A guest post from Melanie Richter-Montpetit, responding to the disclosure of the Senate Torture Report in December. Melanie is currently lecturer in international security at the University of Sussex, having recently gained her PhD from York University in Toronto. Her work on issues of subjectivity, belonging and political violence has also been published in Security Dialogue and the International Feminist Journal of Politics.
- Frederick Douglass (1846)[i]
- James Baldwin (1977)[ii]
- Eric Garner (2014)
No, bin Laden was not found because of CIA torture.[iii] In fact, the US Senate’s official investigation into the CIA’s post-9/11 Detention and Interrogation program concludes that torture yielded not a single documented case of “actionable intelligence.” If anything, the Senate Torture Report[iv] – based on the review of more than six million pages of CIA material, including operational cables, intelligence reports, internal memoranda and emails, briefing materials, interview transcripts, contracts, and other records – shows that the administration of torture has led to blowbacks due to false intelligence and disrupted relationships with prisoners who cooperated. What went “wrong”? How is it possible that despite the enormous efforts and resources invested in the CIA-led global torture regime, including the careful guidance and support by psychologists[v] and medical doctors, that the post-9/11 detention and interrogation program failed to produce a single case of actionable data? Well, contrary to the commonsense understanding of torture as a form of information-gathering, confessions made under the influence of torture produce notoriously unreliable data, and the overwhelming majority of interrogation experts and studies oppose the collection of intelligence via the use of torture. This is because most people are willing to say anything to stop the pain or to avoid getting killed and/or are simply unable to remember accurate information owing to exhaustion and trauma.[vi]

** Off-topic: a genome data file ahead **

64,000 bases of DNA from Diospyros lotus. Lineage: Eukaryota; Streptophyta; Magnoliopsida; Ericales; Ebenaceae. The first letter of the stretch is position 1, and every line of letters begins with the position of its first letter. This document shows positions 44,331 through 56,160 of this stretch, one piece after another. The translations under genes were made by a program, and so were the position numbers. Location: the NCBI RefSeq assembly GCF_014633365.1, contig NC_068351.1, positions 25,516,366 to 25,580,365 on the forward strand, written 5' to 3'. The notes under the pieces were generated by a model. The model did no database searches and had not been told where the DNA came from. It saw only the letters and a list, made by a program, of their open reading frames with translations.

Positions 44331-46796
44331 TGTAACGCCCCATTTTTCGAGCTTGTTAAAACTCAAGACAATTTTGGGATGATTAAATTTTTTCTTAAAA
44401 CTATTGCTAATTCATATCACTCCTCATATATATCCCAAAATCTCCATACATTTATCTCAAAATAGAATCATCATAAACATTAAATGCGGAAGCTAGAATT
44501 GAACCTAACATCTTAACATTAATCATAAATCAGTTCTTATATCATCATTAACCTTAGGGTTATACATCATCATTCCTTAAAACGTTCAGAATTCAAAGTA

So if torture is known not work, how come, then, that in the wake of 9/11 the U.S. at the highest levels of government ran the risk of setting up a torture regime in violation of international and domestic law? Why alienate international support and exacerbate resentments against “America” with the public display of controversial incarceration practices, as in Guantánamo Bay, instead of simply relying on the existing system of secret renditions? Furthermore, in the words of a former head of interrogations at Guantánamo Bay, most of the tortured and indefinitely detained are “Mickey Mouse” prisoners,[vii] reportedly known not to be involved in or not to have any information on criminal or terrorist activity against the U.S. and its allies. Drawing on previously published work, I will explore this puzzle by addressing two key questions: What is the value of these carceral practices when they do not produce actionable intelligence? And, what are some of the affective and material economies involved in making these absurd and seemingly counterproductive carceral practices possible and desirable as technologies of security in the post-9/11 Counterterrorism efforts?
Against the exceptionalism[viii] of conceiving of these violences as “cruel and unusual,” “abuse” or “human rights violations”[ix] that indicate a return to “medieval” methods of punishment, the post-9/11 US torture regime speaks to the constitutive role of certain racial-sexual violences in the production of the US social formation. Contrary to understandings of 9/11 and the authorization of the torture regime as a watershed moment in U.S. history “destroying the soul of America,”[x] the carceral security or pacification practices documented in the Senate Torture Report and their underpinning racial-sexual grammars of legitimate violence and suffering have played a fundamental role in the making of the US state and nation since the early days of settlement.[xi] The CIA Detention and Interrogation program[xii] targeting Muslimified subjects and populations was not only shaped by the gendered racial-sexual grammars of Orientalism, but – as has been less explored in IR[xiii] – is informed also by grammars of anti-Blackness, the capture and enslavement of Africans and the concomitant production of the figure of the Black body as the site of enslaveability and openness to gratuitous violence.[xiv]